Butterfly effect: A property of chaotic systems (such as the atmosphere) by which small changes in initial conditions can lead to large-scale and unpredictable variation in the future state of the system. - Merriam-Webster dictionary
Recently, vanilla bean prices have soared in the U.S, after a cyclone hit the tropical island off the south-east coast of Africa. “Seventy-nine percent of the world’s vanilla fields are in Madagascar. A shortage there has helped drive up the cost of vanilla beans from about $11 per pound in 2011 to $193 by the end of 2016”, according to CBS News.
In their March meeting, the Federal Reserve Bank voted to raise the target federal funds rate to 1.5-1.75%, with rates expected to climb to 2.9% by 2019 and 3.4% by 2020.1
All else being equal, an increase in interest rates could lead to a decrease in commercial property values. As interest rates climb, the return on alternate types of investments may increase, making real estate comparably less attractive and driving prices down. Additionally, since most real estate assets are financed, a rise in interest rates would increase the investor’s borrowing costs, driving investors to seek either an increase in operating income2 from the property or a decrease in the market value of the asset.
I’m relatively new to Connecticut, as I’ve discussed in previous blog posts, and I’m having fun exploring my new state.
One of the trends I’m noticing is a greater attention to Connecticut-made goods. Attention to domestic production is not a new thing (remember the “Made in the USA” symbol that became popular in the 1990s?), but it has taken on a more local aspect with initiatives such as Connecticut Made. This new effort identifies goods that our fellow state residents have contributed to producing. While this program just started (and is based on similar programs in other states and major cities), there are a lot of Connecticut-made goods already available for those interested in exploring the state.
The latest results from the InformCT Consumer Confidence Survey are out and what we’re seeing is a tale of two sentiments. Our respondents from the fourth quarter of 2017 are telling us that they are not feeling confident about overall business conditions. Only 20 percent of our respondents said that they think the state’s economy is improving.
I want to wish a happy new year to the growing global economy. Economic activity for the world as a whole is increasing, with global growth projected at almost 4% in 2018. Deflation fears are ebbing, central banks have been able to pull back without spooking markets, and many countries (in particular Europe, Brazil, China, Japan) are holding steady with some modest economic growth. There are international security threats, especially with North Korea, and the growing number of cybersecurity breaches have people and companies on edge, but all in all the expectations for the global economy are very positive.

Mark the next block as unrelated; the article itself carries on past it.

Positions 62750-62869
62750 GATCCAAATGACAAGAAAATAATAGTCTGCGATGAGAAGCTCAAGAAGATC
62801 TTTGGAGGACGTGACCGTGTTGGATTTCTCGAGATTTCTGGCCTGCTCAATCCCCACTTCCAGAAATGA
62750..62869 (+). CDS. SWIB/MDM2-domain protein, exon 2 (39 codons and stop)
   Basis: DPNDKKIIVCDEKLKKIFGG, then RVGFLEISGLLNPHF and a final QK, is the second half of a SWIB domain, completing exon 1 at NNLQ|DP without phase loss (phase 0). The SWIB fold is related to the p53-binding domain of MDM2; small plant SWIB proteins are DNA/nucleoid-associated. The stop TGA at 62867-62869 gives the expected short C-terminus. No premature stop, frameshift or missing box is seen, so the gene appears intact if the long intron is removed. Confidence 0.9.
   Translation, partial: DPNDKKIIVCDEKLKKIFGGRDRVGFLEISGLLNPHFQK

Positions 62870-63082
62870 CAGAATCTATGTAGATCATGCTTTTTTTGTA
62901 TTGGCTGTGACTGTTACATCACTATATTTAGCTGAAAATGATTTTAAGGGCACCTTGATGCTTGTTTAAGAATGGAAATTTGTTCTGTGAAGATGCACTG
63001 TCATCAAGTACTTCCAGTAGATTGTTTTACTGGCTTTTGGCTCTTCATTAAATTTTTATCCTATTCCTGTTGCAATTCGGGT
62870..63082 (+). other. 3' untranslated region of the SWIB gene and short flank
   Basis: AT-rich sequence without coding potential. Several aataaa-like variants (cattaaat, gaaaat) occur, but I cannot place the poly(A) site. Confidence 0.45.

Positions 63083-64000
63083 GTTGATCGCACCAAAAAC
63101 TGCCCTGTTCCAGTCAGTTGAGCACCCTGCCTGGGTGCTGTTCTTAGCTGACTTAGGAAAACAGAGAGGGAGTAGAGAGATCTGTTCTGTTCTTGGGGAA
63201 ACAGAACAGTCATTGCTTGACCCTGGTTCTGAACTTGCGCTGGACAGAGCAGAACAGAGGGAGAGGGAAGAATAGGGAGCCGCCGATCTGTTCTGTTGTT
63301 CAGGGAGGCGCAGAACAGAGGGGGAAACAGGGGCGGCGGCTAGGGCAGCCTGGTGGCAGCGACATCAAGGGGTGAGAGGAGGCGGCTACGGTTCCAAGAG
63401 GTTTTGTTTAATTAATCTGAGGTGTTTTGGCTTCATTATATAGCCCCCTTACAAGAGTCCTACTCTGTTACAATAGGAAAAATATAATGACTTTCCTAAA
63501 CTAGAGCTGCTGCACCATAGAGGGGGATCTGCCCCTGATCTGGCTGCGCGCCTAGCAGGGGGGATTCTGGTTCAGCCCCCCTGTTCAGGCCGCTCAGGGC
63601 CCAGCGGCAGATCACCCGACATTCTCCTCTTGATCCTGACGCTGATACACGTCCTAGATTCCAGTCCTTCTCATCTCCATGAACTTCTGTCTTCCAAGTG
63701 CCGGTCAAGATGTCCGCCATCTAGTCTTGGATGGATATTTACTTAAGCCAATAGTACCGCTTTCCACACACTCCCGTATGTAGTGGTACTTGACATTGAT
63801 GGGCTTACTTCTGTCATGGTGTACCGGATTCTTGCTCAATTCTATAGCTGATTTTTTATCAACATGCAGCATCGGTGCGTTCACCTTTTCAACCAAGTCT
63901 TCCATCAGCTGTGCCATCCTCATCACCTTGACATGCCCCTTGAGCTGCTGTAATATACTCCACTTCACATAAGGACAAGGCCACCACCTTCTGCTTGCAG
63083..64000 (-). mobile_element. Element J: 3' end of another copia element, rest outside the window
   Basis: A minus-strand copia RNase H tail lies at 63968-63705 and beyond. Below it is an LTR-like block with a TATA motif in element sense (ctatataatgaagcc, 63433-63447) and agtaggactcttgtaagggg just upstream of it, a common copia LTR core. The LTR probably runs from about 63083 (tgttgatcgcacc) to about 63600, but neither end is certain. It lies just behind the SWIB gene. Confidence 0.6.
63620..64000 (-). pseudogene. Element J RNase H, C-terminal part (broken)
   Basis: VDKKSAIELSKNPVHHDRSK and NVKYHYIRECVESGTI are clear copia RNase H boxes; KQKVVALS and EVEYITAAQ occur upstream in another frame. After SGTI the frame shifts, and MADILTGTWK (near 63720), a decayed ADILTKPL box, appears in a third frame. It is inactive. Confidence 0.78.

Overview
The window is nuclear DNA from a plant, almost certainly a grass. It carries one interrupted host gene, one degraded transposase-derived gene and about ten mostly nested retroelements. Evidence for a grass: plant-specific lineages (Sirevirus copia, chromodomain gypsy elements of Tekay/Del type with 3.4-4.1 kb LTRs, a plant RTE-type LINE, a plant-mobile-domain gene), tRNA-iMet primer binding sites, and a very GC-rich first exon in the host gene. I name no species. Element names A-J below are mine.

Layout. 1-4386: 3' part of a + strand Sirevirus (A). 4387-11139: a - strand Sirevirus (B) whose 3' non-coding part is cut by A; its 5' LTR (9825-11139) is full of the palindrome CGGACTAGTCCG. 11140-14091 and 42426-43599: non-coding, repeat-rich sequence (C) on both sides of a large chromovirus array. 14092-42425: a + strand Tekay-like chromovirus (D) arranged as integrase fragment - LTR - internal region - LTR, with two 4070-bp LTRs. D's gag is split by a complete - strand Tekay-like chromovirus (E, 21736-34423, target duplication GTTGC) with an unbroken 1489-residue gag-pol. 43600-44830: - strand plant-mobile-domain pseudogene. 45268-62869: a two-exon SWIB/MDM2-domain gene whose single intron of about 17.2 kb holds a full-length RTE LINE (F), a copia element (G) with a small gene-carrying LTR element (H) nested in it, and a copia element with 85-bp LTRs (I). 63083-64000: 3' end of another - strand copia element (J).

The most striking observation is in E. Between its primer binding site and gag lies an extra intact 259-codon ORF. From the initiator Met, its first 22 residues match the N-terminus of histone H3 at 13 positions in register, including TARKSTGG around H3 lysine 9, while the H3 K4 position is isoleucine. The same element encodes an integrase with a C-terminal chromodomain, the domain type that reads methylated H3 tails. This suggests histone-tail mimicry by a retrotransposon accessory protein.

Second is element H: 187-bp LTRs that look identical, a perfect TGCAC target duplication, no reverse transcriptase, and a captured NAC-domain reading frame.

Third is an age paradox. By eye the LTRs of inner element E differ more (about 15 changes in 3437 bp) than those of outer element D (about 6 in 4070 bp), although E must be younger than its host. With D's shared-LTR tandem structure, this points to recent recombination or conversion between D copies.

‘Tis the season—for love, for sharing, and in some cases, for accumulating more “stuff.” As a mom of two young children, this accumulation seems to have grown in recent years. As boxes arrive in the mail, our once-spacious living room starts to feel tight as open space is gradually filled with books, stuffed animals, and monster trucks. While my husband wonders aloud if it’s time for a bigger house, the economist in me wondered how much all of this “stuff” really costs us.
I moved to Connecticut a little over two years ago to take my job at CERC. To be honest, I had never even considered Connecticut as a potential residence – I wasn’t interested in an insurance or finance job, and the most I knew about the state came from episodes of “30 Rock” and “Mad Men.” Moving up here, after 12+ years of urban living in Baltimore and DC, was an adjustment, of course, with my new state’s suburban and car-centric lifestyle.
“The Only Thing That Is Constant Is Change” ― Heraclitus
Even Heraclitus, the Greek philosopher who lived around 500 B.C., spoke of the always-changing world. And today’s economy is no exception.
Last week, I had the pleasure of talking with members of the Connecticut & Western Massachusetts Chapter of the Society of Industrial and Office Realtors® and presenting an economic outlook at their Fall Meeting. We had a lively discussion about global and national economic trends and how they are impacting Connecticut’s economy.
As one of the key industries in Connecticut and nationwide, aerospace plays a vital role in the local and national economy. A breakdown of its top suppliers shows the industry sources most of its inputs from within the state. There are outliers, more than half of its management services, electronic product and metal are purchased from outside of Connecticut.
The economic woes of retailers in recent years are no secret. CNN Money reports that at roughly the half-way point (through June 20), 2017 has seen more than 5,300 retail closings nationwide--more than any year except 2008, the heart of the recession.